She has also seen how good intentions can go awry if they don’t take into account the perspectives and insights of the communities they’re designed to serve. She recalls a fisheries complex gifted to a local community by a foreign entity. It was well intended and well appreciated — but unfortunately, no local knowledge was considered in the design of the project. As a result, it was developed without understanding the local currents, causing costs to its maintenance to balloon as the complex is constantly inundated with sand — simultaneously impacting and accelerating erosion on a nearby beach. “Imagine,” Carasco says, “if they had taken into account local and traditional knowledge. Then the gift might have been utilized as intended — as a net benefit to the community and economy.”
This is where key facets of Carasco’s role come into play. Not only does she have deep knowledge herself from living on the island and working in Saint Lucia’s utilities, but she also includes stakeholder consultation as a critical part of her work to design climate finance project proposals. She meets with the engineers, the healthcare workers, the utility representatives, and others across sectors to make sure that critical perspectives are taken into consideration. “I always knew this sort of consultation was important, but it’s never been so evident,” Carasco says. “Bringing those diverse perspectives and knowledge together helps ensure the success of a project.”
Carasco’s work as a CFAN advisor connects her closely with her RMI colleagues and efforts to mobilize climate finance for truly catalytic change. RMI has established Project Preparation and Development Facilities (PPDFs) in the Caribbean and other regions to help utilities and project developers in the most vulnerable, early stages of clean energy projects, to ensure projects can receive the necessary funding to come on line. Project preparation and development activities include aligning the ecosystem of local partners to ensure project success; facilitating the necessary pre-project development investment tasks including economic analysis, site suitability, and land acquisition; and influencing the necessary policy and regulatory reform needed.
As part of this, Carasco is currently working in collaboration with RMI’s Islands Energy Program on several clean energy projects in Saint Lucia, comprised of eight solar and battery storage microgrids at critical facilities, including water treatment centers. She describes it as an opportunity to build the resilience of institutions and communities that rely on this critical infrastructure, in particular increasing resilience of St Lucia’s main hospital, which serves more than 60 percent of the population. Schools will also benefit, as well as the island’s emergency response coordination, which can be problematic during big storms like Tomas.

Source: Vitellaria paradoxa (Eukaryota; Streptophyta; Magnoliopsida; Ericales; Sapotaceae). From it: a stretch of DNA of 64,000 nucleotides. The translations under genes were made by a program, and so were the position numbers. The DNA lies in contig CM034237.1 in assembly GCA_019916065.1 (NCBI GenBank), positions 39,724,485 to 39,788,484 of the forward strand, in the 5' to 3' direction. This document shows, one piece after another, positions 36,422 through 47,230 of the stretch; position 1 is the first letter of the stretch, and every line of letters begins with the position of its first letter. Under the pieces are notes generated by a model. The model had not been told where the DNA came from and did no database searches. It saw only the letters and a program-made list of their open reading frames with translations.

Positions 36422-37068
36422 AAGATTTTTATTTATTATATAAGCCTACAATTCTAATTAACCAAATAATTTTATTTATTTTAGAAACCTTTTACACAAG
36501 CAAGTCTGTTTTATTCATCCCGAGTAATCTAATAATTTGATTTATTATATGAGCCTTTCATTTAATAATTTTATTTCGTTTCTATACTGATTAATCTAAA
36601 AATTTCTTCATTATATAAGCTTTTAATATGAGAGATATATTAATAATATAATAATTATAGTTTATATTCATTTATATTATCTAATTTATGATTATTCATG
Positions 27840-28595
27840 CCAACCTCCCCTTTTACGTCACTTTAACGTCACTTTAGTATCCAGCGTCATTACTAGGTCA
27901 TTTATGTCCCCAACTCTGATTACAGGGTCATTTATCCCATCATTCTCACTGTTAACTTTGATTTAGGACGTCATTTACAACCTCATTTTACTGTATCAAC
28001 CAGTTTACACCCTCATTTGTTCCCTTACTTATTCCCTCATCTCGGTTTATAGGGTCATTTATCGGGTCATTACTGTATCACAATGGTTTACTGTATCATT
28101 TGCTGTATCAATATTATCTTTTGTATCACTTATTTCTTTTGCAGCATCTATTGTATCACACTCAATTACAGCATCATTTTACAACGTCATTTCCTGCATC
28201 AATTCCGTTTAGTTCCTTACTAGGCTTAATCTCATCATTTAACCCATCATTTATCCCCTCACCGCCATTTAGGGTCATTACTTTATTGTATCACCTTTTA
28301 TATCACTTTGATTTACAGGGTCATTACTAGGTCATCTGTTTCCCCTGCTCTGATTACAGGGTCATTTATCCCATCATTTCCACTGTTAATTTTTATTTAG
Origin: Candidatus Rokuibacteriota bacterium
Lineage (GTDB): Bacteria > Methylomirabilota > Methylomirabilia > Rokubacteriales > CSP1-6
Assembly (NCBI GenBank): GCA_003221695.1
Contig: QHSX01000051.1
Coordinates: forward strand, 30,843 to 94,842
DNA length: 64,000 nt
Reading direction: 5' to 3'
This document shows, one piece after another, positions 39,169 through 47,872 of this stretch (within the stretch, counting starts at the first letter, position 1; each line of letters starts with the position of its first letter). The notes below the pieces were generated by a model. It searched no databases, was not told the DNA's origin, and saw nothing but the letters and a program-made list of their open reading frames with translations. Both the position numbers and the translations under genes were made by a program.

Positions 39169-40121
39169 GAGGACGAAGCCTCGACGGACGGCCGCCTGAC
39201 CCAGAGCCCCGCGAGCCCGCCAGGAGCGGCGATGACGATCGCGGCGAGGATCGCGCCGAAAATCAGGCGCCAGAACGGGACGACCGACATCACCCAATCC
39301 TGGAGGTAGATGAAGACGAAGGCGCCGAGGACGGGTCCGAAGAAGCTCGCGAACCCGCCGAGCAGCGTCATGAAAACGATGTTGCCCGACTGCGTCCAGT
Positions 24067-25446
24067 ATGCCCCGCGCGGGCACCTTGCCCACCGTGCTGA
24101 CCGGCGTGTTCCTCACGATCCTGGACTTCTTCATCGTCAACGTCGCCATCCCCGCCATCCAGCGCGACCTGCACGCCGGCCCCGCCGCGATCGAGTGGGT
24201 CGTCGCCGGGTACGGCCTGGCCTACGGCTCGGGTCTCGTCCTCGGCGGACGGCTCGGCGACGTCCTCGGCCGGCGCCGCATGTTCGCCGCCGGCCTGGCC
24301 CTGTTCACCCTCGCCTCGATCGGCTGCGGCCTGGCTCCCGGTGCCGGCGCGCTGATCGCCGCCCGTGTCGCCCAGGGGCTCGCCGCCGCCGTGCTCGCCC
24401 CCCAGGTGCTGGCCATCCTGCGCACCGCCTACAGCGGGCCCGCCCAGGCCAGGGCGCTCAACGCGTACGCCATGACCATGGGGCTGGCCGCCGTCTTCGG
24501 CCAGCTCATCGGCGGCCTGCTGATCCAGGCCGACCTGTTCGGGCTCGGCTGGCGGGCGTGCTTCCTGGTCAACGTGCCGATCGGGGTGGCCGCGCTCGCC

Microgrids will not only enhance the resilience of the island’s infrastructure and economy, but will also help lower energy costs. Currently Saint Lucians primarily rely on imported diesel fuel, which is expensive and volatile, heavily impacted by the geopolitical environment. The pressures of fuel prices have contributed to an increased cost of living and crimes of desperation and displacement. But money saved from implementing a distributed, renewable grid can be redirected to social programs.
Carasco’s colleague, Nadia Wells-Hyacinth, the chief economist for the Government of Saint Lucia says that Carasco “has distinguished herself by her expertise, experience, confidence and commitment. We have very high expectations of Skeeta as the first representative of the Caribbean Cohort.” She describes Carasco as an integral member of St. Lucia’s climate finance teams and adds, “We are encouraged by her enthusiasm, commitment and zeal to advance our climate finance agenda.”
While working on funding proposals might seem like just a small piece of the puzzle, Carasco describes the role of a CFAN advisor as “finally connecting the dots.” She is in a position to see the big picture and draw the necessary connections for funders to both meet the needs and enhance impact across projects and sectors.
“CFAN has allowed me to connect the dots between critical infrastructure work, climate resilience, and the needs of communities,” Carasco says. “I am now in the best position to make a difference, because finance is the biggest challenge that Caribbean countries face.”